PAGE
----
I don't really suffer 'loneliness' myself. I find life too interesting to feel 'alone' too much, though of course I enjoy my friends and family. The film hit with that great scene though. There is a deeper aspect to the more existential 'aloneness', I think we all can encounter. The projection of 'invisible friends' to comfort can arise from this. It's not the end of the world, we are all human. It's good to eventually recognize it and move on. It was so for me in earlier times.

    Enjoying present company anyway. 🙂
  7. Hmmm . . .
    Joined
    19 Jan '04
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    22131
    23 Sep '12 03:30
    In the end, each of us
    is alone—
    and that’s enough.

    —Just a line (a koan, if you will) from my principal teacher, once upon a time; with a nod to VoidSpirit above.
  8. Hmmm . . .
    Joined
    19 Jan '04
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    22131
    23 Sep '12 03:34
    Originally posted by Taoman
    I don't really suffer 'loneliness' myself. I find life too interesting to feel 'alone' too much, though of course I enjoy my friends and family. The film hit with that great scene though. There is a deeper aspect to the more existential 'aloneness', I think we all can encounter. The projection of 'invisible friends' to comfort can arise from this. It's not th ...[text shortened]... nd move on. It was so for me in earlier times.

    Enjoying present company anyway. 🙂
    I enjoy the company—especially of my dear best friend and spouse—but I am not lonely when I am alone. My enjoyment of the “sangha” here is not a response to loneliness. It is just another aspect of this play of one who is really “no somebody at all”.
  9. Standard memberwolfgang59
    Infidel
    Dunedin
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    24 Sep '12 21:24
    Originally posted by SwissGambit
    It was a volleyball.
    You'd have to be nuts to talk to a basket ball.
  10. Joined
    10 Jun '11
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    3829
    25 Sep '12 00:32
    Originally posted by wolfgang59
    You'd have to be nuts to talk to a basket ball.
    basketballs are more refined.
  11. Melbourne, Australia
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    7680
    26 Sep '12 13:26
    Originally posted by VoidSpirit
    basketballs are more refined.
    A volleyball is not terribly grounded, yet on the other hand, the basketball is more holy. 🙂
  12. Joined
    16 Jan '07
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    93394
    26 Sep '12 13:36
    Originally posted by Taoman
    In the film "Castaway", with Tom Hank's great performance, he turns to a basketball that he constructs into a human-like effigy. This is to cope with his emotional crisis caused by his loneliness and isolation, as he moves to the edge of his sanity.
    The effigy makes it worse. It compounds his issue. He becomes delusional, responding as if to a real person, t ...[text shortened]... ther and child, one. One cannot be more intimate than being That itself.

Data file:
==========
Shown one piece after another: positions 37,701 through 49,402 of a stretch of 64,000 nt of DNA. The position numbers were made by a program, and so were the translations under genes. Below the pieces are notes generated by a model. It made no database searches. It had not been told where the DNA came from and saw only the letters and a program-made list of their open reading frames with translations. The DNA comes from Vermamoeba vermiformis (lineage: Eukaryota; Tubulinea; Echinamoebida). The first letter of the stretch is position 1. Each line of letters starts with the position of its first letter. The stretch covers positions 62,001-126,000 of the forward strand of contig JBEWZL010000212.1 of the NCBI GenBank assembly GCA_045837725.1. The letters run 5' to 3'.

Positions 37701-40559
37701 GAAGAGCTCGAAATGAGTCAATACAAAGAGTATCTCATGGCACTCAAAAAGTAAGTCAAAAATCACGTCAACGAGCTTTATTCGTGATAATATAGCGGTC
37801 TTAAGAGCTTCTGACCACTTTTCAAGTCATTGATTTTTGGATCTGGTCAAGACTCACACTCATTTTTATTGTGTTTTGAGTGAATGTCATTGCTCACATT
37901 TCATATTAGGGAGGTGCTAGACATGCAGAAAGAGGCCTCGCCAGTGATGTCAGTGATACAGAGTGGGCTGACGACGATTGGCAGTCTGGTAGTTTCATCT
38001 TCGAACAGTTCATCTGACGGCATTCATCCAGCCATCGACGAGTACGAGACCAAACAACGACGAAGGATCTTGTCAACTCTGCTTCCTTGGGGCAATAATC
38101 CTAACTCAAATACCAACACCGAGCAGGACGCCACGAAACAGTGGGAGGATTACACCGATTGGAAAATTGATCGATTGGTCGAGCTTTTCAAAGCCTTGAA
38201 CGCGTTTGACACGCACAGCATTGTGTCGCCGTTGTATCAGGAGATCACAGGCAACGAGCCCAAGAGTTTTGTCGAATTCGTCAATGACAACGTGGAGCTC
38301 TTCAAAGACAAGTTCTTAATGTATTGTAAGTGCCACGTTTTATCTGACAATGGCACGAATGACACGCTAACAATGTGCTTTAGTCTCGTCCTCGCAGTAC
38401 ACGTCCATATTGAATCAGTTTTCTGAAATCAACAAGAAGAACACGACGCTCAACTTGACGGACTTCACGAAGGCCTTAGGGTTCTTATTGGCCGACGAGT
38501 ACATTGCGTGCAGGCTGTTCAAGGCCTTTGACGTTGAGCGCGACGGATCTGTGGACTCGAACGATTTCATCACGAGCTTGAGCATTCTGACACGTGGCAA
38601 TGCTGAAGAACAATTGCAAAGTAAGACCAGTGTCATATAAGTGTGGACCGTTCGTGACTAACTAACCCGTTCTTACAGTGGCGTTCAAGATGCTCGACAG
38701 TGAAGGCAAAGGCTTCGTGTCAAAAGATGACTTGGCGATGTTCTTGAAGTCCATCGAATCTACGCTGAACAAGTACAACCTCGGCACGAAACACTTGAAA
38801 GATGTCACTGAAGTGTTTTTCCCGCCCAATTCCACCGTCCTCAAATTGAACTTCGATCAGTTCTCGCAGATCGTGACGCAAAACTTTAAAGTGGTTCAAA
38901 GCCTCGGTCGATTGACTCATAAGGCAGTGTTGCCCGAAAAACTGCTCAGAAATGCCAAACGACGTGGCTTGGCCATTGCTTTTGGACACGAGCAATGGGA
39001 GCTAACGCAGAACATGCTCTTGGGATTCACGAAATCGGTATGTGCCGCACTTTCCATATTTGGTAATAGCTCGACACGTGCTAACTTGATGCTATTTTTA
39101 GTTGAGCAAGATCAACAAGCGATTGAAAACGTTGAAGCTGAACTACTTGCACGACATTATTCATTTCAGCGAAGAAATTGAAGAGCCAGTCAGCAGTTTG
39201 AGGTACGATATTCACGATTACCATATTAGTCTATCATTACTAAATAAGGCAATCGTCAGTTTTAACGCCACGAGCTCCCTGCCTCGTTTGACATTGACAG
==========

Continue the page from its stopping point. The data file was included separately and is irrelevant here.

taoman.
    i always thought the stars were to make him feel even more alone and insignificant. isnt it that point in the film where he gives up fighting to survive and just gives himself up to fate and just floats until he lives or dies?
  13. Melbourne, Australia
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    26 Sep '12 16:49
    Originally posted by stellspalfie
    i always thought the stars were to make him feel even more alone and insignificant. isnt it that point in the film where he gives up fighting to survive and just gives himself up to fate and just floats until he lives or dies?
    From the film's perspective, you are probably right. It was more my immediate perspective as I watched the film. I am sure, on reflection, the film was not making the same philosophical viewpoint that was evoked in me by the powerful scene. Thanks for the clarification.
  14. Joined
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    26 Sep '12 18:061 edit
    Originally posted by Taoman
    A volleyball is not terribly grounded, yet on the other hand, the basketball is more holy. 🙂
    indeed, a great revelation! the volleyball is flighty and arrogant; it abhors the ground and avoids it all it can. the holy basketball on the other hand must not remain in the heavens for too long; it must periodically touch base with the ground and get back to its roots.
  15. Melbourne, Australia
    Joined
    24 May '10
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    7680
    26 Sep '12 22:45
    Originally posted by VoidSpirit
    indeed, a great revelation! the volleyball is flighty and arrogant; it abhors the ground and avoids it all it can. the holy basketball on the other hand must not remain in the heavens for too long; it must periodically touch base with the ground and get back to its roots.
    Accepted, but the volleyball, not being terribly grounded, was a more suitable counterpoint to the castaway, methinks. 🙂